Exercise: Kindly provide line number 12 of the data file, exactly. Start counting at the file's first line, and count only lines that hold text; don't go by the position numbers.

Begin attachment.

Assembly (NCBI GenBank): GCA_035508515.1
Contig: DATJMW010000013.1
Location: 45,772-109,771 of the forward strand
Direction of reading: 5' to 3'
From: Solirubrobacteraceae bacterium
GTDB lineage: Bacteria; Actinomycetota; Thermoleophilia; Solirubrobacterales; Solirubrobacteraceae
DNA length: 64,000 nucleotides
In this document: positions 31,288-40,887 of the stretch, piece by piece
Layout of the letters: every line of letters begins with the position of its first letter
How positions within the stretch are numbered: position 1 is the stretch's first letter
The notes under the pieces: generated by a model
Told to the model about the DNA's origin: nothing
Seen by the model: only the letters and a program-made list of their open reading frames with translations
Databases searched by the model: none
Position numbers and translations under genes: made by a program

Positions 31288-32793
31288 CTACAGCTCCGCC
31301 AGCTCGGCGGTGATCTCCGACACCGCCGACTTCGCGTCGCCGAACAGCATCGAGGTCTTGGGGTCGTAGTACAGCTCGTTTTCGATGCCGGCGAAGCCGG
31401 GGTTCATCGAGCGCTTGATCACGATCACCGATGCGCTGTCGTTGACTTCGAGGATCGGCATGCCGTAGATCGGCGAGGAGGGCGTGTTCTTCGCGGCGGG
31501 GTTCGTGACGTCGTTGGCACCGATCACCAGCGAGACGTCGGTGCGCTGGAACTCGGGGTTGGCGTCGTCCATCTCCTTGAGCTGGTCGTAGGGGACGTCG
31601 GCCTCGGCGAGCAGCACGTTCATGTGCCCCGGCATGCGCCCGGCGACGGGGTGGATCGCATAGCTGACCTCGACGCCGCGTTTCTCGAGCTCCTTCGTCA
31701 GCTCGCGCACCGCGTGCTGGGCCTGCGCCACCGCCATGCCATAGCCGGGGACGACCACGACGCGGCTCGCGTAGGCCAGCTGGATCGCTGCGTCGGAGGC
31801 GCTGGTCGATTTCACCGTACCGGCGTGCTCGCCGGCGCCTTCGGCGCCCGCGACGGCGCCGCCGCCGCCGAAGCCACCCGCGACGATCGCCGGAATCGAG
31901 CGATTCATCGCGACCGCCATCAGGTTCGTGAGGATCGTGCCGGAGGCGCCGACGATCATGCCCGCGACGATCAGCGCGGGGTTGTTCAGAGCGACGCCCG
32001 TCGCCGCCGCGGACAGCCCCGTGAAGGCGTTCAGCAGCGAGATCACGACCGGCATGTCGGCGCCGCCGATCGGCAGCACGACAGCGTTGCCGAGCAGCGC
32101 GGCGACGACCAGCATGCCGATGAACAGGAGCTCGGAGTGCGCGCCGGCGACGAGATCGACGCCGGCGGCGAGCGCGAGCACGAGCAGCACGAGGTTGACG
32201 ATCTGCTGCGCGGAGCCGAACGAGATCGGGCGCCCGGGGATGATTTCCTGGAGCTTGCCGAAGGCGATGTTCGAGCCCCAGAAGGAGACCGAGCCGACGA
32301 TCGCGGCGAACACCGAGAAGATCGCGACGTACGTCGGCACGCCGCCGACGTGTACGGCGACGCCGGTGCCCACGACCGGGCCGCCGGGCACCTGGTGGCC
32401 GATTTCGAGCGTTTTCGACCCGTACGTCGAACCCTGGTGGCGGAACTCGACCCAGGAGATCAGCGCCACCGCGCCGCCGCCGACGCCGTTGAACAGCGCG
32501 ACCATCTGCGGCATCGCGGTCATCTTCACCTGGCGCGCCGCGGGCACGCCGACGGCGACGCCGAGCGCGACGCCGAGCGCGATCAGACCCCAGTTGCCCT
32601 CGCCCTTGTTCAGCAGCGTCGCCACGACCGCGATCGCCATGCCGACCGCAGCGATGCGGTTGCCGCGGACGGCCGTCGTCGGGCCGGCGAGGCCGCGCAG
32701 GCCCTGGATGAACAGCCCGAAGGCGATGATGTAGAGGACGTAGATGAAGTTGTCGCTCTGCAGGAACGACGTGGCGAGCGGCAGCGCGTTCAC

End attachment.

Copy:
Told to the model about the DNA's origin: nothing